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Just as watery mist remakes the world and whisky remakes the man, Angus Mohr revitalizes traditional Celtic music’s brogue with an American blues accent while rejuvenating rock ’n roll’s broad spectrum with bagpipes and pennywhistles. No one is ever going to mistake Angus Mohr for a cover band. Sure, they play songs like “Foggy Dew,” the 1916 Easter Rising ballad, and “Whisky in the Jar,” a sixteenth century tale of love and betrayal, and their set list is peppered with songs penned by Dylan, Pink Floyd, Johnny Cash, and the Ramones. But you’ve never heard “Ring of Fire” or “I Wanna Be Sedated” until you’ve heard it with the pipes’ spiraling keen.
Angus Mohr’s piper, Matthew McDaniel, plays penny-whistles, guitar, and keyboards–sometimes all in a single song. He also shares lead vocals with bassist and frontman Paul McDaniel. Drummer Steve Mossholder takes a turn at the mic as well, lending his tawdry rasp to “Drunken Sailor” and Flogging Molly’s “Devil’s Dance Floor.” Mark “Byrd” Tester says little, but wields his guitar with precision and grace.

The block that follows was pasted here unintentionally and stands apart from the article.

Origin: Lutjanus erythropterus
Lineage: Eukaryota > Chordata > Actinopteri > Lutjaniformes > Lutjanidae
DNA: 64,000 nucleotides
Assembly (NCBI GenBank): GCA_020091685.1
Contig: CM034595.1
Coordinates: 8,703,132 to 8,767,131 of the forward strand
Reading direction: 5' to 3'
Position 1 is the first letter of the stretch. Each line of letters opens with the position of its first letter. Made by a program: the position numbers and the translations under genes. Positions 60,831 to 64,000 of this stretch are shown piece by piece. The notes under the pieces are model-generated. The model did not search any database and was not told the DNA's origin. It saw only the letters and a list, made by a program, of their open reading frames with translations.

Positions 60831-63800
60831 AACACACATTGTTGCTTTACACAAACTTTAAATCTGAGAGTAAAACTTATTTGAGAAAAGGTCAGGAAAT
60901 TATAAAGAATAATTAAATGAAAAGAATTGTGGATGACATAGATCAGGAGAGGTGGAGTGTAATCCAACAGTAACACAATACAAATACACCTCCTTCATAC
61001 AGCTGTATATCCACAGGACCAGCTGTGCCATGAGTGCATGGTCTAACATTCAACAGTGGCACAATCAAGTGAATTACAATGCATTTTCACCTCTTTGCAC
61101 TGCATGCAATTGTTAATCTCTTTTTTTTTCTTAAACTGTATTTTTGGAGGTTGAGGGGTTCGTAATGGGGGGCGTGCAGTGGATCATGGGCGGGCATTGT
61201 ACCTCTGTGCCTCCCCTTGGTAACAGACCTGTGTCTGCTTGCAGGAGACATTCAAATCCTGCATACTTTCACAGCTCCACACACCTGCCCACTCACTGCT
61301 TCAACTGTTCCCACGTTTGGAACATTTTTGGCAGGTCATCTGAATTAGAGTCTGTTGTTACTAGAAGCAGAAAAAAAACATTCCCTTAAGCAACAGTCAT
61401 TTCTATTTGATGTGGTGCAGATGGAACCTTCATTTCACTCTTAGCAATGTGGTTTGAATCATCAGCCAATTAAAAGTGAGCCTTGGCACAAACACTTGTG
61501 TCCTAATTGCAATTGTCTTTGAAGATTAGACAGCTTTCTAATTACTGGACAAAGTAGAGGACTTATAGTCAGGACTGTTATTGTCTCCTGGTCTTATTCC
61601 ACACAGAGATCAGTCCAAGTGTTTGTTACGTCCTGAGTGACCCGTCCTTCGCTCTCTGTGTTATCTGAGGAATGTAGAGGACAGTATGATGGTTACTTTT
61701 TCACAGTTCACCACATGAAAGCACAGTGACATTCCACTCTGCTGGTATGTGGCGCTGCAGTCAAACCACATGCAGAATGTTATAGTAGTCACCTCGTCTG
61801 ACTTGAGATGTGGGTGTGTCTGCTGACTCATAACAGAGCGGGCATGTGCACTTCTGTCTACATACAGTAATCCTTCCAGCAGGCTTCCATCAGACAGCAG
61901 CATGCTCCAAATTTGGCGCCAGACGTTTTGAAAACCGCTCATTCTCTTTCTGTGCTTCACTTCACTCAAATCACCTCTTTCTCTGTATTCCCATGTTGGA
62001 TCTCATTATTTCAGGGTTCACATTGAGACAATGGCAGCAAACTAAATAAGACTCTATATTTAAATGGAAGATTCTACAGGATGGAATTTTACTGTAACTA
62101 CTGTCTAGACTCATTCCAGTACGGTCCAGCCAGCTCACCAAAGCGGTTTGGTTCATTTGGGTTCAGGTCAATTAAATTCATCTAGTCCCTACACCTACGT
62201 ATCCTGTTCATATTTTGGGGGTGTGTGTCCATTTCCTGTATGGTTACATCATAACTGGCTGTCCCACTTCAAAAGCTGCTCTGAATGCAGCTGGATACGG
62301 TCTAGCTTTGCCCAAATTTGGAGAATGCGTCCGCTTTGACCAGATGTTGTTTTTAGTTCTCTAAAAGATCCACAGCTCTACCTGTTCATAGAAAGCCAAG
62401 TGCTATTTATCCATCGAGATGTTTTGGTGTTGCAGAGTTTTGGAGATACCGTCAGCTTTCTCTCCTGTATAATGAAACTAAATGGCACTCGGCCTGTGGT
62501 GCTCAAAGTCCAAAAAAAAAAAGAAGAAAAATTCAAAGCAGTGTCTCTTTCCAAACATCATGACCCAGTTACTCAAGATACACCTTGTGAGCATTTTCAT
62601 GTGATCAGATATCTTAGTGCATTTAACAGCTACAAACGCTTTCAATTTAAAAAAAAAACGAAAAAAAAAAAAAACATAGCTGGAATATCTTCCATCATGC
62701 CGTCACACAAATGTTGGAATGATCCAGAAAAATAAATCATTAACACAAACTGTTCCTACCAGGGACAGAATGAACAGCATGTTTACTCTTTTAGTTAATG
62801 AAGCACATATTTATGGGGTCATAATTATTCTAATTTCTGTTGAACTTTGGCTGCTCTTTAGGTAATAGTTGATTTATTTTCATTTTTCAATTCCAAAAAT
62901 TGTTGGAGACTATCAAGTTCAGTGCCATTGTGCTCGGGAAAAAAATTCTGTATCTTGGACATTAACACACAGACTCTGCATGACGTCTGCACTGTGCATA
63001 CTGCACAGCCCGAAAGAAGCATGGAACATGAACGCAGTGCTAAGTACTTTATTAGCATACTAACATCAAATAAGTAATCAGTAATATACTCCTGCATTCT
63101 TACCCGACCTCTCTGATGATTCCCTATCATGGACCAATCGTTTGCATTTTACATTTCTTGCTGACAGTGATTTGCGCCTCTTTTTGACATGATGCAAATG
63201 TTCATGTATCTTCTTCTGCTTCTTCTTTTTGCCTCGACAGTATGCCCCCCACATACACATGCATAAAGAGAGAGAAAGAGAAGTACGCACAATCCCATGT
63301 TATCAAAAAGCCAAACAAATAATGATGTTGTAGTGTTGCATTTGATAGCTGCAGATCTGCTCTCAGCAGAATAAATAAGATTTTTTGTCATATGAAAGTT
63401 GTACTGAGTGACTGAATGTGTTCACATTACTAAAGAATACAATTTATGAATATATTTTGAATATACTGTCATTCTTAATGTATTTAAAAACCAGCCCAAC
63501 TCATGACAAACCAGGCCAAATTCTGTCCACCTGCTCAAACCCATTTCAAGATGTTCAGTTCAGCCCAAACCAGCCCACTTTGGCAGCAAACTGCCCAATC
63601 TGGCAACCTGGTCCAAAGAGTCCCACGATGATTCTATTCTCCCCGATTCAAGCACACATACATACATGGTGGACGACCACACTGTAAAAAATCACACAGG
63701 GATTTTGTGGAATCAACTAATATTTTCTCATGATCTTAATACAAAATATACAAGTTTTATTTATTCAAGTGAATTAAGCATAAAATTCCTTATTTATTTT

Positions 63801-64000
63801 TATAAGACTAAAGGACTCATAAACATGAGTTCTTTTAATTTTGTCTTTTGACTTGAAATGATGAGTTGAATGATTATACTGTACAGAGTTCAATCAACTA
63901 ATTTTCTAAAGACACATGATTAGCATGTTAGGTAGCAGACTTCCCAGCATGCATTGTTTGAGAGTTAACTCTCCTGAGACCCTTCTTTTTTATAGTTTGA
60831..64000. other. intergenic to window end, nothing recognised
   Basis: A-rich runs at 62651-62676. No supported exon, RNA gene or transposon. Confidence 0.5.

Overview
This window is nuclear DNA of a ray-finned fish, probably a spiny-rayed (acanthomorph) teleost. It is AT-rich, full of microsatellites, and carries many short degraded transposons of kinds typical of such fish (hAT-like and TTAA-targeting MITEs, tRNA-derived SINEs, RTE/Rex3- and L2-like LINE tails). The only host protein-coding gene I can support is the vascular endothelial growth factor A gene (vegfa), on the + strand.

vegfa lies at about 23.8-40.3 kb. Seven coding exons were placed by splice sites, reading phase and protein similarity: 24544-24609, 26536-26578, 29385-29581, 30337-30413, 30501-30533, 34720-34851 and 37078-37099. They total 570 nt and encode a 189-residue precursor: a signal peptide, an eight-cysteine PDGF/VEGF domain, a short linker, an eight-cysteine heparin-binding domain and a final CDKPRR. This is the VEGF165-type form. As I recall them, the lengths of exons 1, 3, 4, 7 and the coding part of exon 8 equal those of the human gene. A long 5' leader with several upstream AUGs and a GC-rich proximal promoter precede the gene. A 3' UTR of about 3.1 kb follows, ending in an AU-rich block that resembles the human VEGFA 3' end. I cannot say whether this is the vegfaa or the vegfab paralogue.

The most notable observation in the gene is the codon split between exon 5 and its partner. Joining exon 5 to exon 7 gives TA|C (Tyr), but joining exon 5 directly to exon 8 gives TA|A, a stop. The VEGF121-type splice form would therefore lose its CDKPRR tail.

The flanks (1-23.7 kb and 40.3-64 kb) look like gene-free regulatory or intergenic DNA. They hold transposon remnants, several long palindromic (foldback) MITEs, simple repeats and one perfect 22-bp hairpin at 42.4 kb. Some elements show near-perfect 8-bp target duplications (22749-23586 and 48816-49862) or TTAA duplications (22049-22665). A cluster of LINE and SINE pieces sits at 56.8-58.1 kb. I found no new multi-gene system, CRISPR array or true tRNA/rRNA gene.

These four men in kilts prove that you don’t have to wear saggy pants or skinny jeans to join the musical revolution. Welded together not by genre, but by a philosophy that embraces resistance to oppression and the fight for freedom, Angus Mohr crosses musical boundaries to pull in a diverse audience where fans steeped in blue collar classic rock, hippies old and young, grown-up metal heads, and the occasional post-industrial punk, dance to timeless music about timeless ideas. Music that is, like mist and whisky, the water of life.
“Buckle your kilt,
Sharpen your dirk,
Fill your flask,
And get ready to rock
With Angus Mohr”